Winnipeg Free Press - PRINT EDITION

Fatal attack described to jury

Homicide victim's daughter set to testify

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The grieving daughter of a Winnipeg man randomly attacked in his own yard is expected to testify today about watching the horrific event unfold right before her eyes.

Two young Winnipeg men have pleaded not guilty to second-degree murder in connection with the death of Joseph Lalonde, 48.

They were 15 years old at the time they were arrested. They were charged as youths and therefore cannot be identified in media reports. They are presumed innocent.

Lalonde was attacked and severely beaten around 11 p.m., on Aug. 24, 2011, outside his Dufferin Avenue home.

He died in hospital five days later, never regaining consciousness.

"It's a simple case. It's tragic," Crown prosecutor Susan Baragar told a 14-member Court of Queen's Bench jury on Monday.

"It's a case of being in the wrong place at the wrong time, of mistaken identity and of a father trying to protect his pregnant daughter," Baragar said in her opening statement.

Prosecutors allege the teens came armed with a bat and air rifle to confront a street gang rival they ran into outside Lalonde's home minutes earlier.

When they got there, Baragar said, the only person remaining outside was Lalonde's daughter, 18.

She wasn't involved in the earlier incident.

The armed suspects turned their attention towards her and struck her with the bat, jurors heard.

Lalonde saw it happen and stepped in to protect his daughter, Baragar said.

The teens allegedly responded by brutally kicking and bashing Lalonde with the bat.

They then fled and stashed the blood-covered bat under some stairs at a nearby home, said Baragar.

Tactical unit Consts. Melvin Davis and Douglas Skibo were among the first officers to arrive at the crime scene.

Skibo told court he got out of the police cruiser to hear "screaming and crying" from a nearby yard.

Lalonde, later identified as the man Skibo saw, was laid out on the lawn and bleeding. He was unresponsive, Skibo testified.

"He was unconscious the whole time," said Skibo. He'd suffered "severe head trauma," he said.

Skibo said he separated Lalonde's daughter from her injured dad's side and tried to calm her down.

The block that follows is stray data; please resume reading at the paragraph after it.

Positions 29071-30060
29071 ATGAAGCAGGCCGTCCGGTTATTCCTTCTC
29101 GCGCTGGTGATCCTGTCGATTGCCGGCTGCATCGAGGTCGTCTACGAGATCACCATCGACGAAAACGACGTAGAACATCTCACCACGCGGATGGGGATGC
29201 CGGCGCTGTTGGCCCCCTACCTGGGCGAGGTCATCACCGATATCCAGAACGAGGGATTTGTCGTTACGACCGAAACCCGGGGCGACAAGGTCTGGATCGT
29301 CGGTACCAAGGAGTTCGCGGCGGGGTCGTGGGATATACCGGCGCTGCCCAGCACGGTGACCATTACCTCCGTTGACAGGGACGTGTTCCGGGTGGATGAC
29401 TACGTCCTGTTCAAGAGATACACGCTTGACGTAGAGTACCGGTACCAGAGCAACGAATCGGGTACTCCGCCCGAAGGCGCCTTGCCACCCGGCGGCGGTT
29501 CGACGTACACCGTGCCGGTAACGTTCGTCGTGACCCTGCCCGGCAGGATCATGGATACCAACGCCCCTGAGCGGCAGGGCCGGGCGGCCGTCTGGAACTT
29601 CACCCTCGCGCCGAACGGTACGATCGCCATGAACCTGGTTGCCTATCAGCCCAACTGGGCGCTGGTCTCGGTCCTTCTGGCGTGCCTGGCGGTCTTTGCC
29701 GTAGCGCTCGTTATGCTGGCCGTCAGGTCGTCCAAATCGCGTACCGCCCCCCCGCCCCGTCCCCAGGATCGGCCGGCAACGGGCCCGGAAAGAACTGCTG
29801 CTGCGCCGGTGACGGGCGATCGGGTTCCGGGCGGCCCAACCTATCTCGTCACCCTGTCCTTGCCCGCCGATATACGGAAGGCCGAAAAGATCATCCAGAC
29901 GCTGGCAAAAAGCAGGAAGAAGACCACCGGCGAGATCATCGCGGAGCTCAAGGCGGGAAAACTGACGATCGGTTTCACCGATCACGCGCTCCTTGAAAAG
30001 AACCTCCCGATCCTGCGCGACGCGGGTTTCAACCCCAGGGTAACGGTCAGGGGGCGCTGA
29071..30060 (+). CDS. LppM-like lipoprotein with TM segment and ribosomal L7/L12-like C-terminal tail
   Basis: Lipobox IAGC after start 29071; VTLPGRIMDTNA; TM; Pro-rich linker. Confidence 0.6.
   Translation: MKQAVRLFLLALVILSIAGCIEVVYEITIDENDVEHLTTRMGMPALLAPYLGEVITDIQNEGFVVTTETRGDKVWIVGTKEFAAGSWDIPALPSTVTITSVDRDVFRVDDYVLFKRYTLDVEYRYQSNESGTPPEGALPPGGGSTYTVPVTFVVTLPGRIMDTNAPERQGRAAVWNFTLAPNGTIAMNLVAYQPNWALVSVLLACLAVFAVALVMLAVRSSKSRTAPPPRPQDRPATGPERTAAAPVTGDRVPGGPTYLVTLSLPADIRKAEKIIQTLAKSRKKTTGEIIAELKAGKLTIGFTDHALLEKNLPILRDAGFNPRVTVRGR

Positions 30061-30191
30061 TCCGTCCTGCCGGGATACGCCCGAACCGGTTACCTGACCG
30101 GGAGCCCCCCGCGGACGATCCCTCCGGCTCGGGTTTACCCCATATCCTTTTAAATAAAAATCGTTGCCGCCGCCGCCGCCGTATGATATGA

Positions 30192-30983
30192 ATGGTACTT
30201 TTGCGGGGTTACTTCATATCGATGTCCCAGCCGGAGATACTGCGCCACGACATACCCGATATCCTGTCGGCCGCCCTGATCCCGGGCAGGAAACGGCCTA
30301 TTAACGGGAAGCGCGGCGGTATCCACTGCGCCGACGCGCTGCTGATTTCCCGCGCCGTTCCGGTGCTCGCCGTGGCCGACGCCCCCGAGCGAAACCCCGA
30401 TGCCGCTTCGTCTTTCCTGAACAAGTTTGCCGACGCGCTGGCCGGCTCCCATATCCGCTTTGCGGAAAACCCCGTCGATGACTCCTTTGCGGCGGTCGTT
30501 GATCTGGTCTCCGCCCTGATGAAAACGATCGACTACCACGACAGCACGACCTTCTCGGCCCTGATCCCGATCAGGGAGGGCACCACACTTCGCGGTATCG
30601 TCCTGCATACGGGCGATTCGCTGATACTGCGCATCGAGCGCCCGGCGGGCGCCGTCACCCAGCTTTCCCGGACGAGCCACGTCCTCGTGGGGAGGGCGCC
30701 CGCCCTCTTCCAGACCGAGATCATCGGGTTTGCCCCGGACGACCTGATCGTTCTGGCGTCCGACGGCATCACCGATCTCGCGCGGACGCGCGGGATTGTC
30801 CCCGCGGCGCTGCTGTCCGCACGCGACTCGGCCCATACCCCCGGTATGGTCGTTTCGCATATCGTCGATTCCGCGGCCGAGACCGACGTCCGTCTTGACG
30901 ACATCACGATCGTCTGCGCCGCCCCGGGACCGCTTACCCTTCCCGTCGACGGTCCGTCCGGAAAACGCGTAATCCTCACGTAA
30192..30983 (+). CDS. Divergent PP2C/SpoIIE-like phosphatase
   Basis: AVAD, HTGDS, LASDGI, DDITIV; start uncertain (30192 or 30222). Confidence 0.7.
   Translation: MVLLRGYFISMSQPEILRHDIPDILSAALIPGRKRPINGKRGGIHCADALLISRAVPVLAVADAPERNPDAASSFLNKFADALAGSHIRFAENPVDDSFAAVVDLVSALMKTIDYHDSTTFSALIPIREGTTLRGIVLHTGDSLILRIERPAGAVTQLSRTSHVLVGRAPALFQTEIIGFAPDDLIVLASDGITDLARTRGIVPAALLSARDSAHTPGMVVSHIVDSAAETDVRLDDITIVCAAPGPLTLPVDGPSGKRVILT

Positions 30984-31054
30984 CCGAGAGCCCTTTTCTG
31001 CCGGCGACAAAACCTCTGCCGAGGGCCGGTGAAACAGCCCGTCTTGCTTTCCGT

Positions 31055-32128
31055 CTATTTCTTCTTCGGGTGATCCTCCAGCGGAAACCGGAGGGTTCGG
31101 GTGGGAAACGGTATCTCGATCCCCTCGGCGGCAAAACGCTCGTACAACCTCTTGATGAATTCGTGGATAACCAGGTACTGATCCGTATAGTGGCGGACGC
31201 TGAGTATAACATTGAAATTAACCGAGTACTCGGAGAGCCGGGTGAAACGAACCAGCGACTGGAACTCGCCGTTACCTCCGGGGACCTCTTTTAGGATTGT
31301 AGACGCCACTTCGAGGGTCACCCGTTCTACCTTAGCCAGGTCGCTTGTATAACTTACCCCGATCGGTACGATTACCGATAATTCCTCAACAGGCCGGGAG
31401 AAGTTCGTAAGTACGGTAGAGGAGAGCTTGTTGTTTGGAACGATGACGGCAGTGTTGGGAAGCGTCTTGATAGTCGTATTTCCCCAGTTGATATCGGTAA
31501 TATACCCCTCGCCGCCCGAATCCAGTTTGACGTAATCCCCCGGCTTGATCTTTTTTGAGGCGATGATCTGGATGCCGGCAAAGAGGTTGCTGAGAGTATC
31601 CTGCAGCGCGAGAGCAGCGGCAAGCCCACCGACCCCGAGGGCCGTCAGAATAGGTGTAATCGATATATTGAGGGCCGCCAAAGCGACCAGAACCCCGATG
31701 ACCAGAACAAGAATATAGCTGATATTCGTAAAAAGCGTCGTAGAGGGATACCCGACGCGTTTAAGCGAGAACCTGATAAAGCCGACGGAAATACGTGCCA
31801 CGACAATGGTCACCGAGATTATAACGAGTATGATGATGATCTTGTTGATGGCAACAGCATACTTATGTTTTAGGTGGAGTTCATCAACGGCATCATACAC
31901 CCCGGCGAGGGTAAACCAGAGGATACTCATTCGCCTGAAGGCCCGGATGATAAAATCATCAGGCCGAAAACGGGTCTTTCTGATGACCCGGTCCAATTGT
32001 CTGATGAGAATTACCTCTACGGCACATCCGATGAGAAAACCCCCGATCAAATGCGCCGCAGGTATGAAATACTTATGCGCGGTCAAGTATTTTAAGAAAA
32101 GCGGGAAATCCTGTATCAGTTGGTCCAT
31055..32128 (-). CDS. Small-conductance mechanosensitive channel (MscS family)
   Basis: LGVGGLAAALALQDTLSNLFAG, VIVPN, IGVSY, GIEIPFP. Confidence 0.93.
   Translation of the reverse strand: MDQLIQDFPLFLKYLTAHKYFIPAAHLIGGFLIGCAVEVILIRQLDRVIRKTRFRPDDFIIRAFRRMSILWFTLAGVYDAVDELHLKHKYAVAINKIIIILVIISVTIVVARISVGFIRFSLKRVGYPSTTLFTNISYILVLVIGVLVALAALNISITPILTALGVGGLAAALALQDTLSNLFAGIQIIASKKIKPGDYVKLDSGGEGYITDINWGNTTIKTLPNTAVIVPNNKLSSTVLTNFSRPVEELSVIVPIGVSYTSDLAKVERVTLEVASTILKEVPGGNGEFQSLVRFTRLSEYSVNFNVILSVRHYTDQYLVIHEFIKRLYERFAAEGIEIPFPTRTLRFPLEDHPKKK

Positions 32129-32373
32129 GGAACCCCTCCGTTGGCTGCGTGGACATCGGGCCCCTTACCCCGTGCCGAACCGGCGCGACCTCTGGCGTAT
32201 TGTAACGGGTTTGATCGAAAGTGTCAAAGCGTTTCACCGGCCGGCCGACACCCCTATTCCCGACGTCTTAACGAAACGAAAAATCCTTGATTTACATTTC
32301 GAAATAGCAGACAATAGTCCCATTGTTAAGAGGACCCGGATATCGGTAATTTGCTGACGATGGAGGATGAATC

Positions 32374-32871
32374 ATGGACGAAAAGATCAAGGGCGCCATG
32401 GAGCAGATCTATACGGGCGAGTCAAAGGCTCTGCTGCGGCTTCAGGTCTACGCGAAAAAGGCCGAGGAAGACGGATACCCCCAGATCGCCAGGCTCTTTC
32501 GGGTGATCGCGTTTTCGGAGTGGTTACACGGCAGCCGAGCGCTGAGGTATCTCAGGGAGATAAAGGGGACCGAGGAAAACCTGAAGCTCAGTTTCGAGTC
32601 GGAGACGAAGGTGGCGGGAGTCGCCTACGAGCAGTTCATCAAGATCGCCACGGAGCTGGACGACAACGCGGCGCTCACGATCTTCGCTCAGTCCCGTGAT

She was also injured, said Skibo. Although she disclosed being 21 weeks pregnant, it wasn't evident, Skibo said.

The teens were arrested shortly after and charged with assaulting Lalonde, who was still clinging to life in an intensive care ward.

"I think we killed him," one of the youths is alleged to have told a friend prior to his arrest.

Jurors were shown clothes and shoes police seized from the teens in the investigation, along with the recovered bat.

Blood found on the bat was tested and matched Lalonde's, said Baragar.

The Crown's theory is the teens acted together to kill Lalonde and are therefore equally responsible.

"It was a combination of blows that were fatal," said Baragar.

"I suspect that you will be convinced beyond a reasonable doubt that they are guilty of second-degree murder -- together -- in the death of Joseph Lalonde," she said.

Defence lawyers Scott Newman and Bill Armstrong began laying a foundation for a possible argument that the teens were drunk on rum and beer at the time of the attack.

Intoxication can impact whether a person is legally capable of forming the intent to commit murder.

After the noon-hour break, the two accused pleaded guilty to assault with a weapon for attacking Lalonde's daughter.

Sentencing was put off until after the murder trial concludes. It's set to last up to three weeks.

Republished from the Winnipeg Free Press print edition June 10, 2014 B3

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